Background and purpose Since 2001, symptom cluster research has grown considerably. However, because multiple methodological considerations remain, ongoing synthesis of the literature is needed to identify gaps in this area of symptom science. This systematic review evaluated the progress in symptom clusters research in adults receiving primary or adjuvant chemotherapy since 2016.
Methods Eligible studies were published in English between 1 January 2017 and 17 May 2021; evaluated for and identified symptom clusters ‘de novo;’ and included only adults being treated with primary or adjuvant chemotherapy. Studies were excluded if patients had advanced cancer or were receiving palliative chemotherapy; symptoms were measured after treatment; symptom clusters were pre-specified or a patient-centred analytic approach was used. For each study, symptom instrument(s); statistical methods and symptom dimension(s) used to create the clusters; whether symptoms were allowed to load on more than one factor; method used to assess for stability of symptom clusters and associations with secondary outcomes and biomarkers were extracted.
Results Twenty-three studies were included. Memorial Symptom Assessment Scale was the most common instrument and exploratory factor analysis was the most common statistical method used to identify symptom clusters. Psychological, gastrointestinal, and nutritional clusters were the most commonly identified clusters. Only the psychological cluster remained relatively stable over time. Only five studies evaluated for secondary outcomes.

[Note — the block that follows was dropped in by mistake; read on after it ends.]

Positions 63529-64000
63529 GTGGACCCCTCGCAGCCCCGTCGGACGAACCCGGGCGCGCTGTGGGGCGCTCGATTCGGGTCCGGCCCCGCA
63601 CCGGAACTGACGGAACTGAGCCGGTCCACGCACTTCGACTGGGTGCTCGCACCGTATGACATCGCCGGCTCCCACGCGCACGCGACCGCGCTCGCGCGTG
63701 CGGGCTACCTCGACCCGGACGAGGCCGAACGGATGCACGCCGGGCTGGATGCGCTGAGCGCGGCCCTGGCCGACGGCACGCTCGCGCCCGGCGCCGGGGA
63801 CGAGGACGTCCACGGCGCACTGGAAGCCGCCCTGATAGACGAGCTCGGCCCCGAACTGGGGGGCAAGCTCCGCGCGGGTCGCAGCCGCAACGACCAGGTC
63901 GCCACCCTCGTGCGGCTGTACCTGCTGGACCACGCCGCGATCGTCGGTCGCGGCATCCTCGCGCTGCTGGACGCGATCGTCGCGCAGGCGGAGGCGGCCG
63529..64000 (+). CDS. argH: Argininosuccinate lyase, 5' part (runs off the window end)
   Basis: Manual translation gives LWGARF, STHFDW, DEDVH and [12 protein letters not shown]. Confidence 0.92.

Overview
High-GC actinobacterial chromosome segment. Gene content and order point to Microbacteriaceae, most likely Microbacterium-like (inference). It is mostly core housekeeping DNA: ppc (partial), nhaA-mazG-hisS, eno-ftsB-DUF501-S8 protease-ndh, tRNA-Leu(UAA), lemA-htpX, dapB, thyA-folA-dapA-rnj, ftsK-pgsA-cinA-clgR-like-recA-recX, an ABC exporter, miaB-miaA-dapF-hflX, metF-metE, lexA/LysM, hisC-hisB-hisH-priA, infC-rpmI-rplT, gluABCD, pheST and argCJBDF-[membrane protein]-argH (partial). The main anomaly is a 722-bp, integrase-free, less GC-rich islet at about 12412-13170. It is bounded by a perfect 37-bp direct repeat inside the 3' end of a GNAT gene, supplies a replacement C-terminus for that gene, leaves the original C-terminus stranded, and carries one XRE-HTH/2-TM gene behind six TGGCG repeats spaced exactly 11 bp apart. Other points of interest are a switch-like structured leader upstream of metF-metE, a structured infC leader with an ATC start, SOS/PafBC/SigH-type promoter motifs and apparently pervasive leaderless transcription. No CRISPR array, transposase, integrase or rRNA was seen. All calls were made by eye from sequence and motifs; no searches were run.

Discussion While symptom cluster research has evolved, clear criteria to evaluate the stability of symptom clusters and standardised nomenclature for naming clusters are needed. Additional research is needed to evaluate the biological mechanism(s) for symptom clusters.
PROSPERO registration number CRD42021240216.
- symptoms and symptom management
- supportive care
Data availability statement
Data sharing not applicable as no data sets generated and/or analysed for this study. Not applicable.
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Contributors CSH and CAM both contributed to conception and design; acquisition and analysis of the literature and drafted and critically revised the manuscript. KK contributed to conception and design; analysis of the literature and critically revised the manuscript. YC, AAD and MJH each contributed to the analysis of the literature and critically revised the manuscript. CSH is the guarantor of this work and accepts full responsibility for the work and/or the conduct of the study, had access to the data, and controlled the decision to publish. All authors gave final approval and agree to be accountable for all aspects of work ensuring integrity and accuracy.
Funding CSH is supported by a grant from the American Cancer Society (134336-DSCN-20-073-01-SCN) and the National Institute of Nursing Research of the National Institutes of Health (T32NR016920). CAM is an American Cancer Society Clinical Research Professor.
Disclaimer The content is solely the responsibility of the authors and does not necessarily represent the official views of the National Institutes of Health.
Competing interests None declared.
Provenance and peer review Not commissioned; externally peer reviewed.
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